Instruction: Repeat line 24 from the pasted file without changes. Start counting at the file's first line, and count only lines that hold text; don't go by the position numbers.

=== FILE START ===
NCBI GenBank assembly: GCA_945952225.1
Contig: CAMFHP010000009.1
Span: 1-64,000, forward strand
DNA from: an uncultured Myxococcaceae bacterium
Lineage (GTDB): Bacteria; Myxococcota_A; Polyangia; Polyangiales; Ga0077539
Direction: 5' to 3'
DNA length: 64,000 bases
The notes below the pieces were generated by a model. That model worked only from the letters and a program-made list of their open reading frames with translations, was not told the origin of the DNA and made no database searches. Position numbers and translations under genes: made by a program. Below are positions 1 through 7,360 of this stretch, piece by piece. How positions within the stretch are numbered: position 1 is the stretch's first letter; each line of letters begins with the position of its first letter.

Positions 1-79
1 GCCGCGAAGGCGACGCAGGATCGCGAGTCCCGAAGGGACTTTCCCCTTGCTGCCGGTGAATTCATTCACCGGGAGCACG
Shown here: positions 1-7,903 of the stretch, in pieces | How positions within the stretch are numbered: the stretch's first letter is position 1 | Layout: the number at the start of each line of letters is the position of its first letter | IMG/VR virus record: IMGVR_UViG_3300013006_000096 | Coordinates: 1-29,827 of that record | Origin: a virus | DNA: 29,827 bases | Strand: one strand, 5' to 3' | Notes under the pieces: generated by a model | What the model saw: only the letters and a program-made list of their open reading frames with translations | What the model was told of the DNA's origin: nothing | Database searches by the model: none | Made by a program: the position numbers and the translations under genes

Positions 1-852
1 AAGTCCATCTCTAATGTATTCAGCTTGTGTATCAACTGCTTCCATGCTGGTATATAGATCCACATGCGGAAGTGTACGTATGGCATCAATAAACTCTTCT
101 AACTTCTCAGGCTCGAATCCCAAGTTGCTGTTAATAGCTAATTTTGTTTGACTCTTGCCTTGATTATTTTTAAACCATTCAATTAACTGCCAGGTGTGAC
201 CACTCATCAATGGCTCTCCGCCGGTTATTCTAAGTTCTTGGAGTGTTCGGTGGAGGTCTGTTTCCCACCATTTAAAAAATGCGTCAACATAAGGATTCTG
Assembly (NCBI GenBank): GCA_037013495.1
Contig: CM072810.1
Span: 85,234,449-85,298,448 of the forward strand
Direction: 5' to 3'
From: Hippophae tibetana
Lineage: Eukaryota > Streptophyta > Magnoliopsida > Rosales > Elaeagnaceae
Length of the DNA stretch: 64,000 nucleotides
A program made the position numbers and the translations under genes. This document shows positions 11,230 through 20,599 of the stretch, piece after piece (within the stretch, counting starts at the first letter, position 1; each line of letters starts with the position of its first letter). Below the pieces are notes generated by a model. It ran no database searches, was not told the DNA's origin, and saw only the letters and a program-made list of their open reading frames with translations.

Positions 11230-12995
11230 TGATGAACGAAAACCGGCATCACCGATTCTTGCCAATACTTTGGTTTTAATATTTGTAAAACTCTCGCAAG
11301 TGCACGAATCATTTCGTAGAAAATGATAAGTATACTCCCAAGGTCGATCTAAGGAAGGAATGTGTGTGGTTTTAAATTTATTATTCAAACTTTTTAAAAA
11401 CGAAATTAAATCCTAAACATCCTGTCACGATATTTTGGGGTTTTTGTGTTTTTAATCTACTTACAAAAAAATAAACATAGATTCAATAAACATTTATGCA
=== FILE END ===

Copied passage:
Positions 11230-12995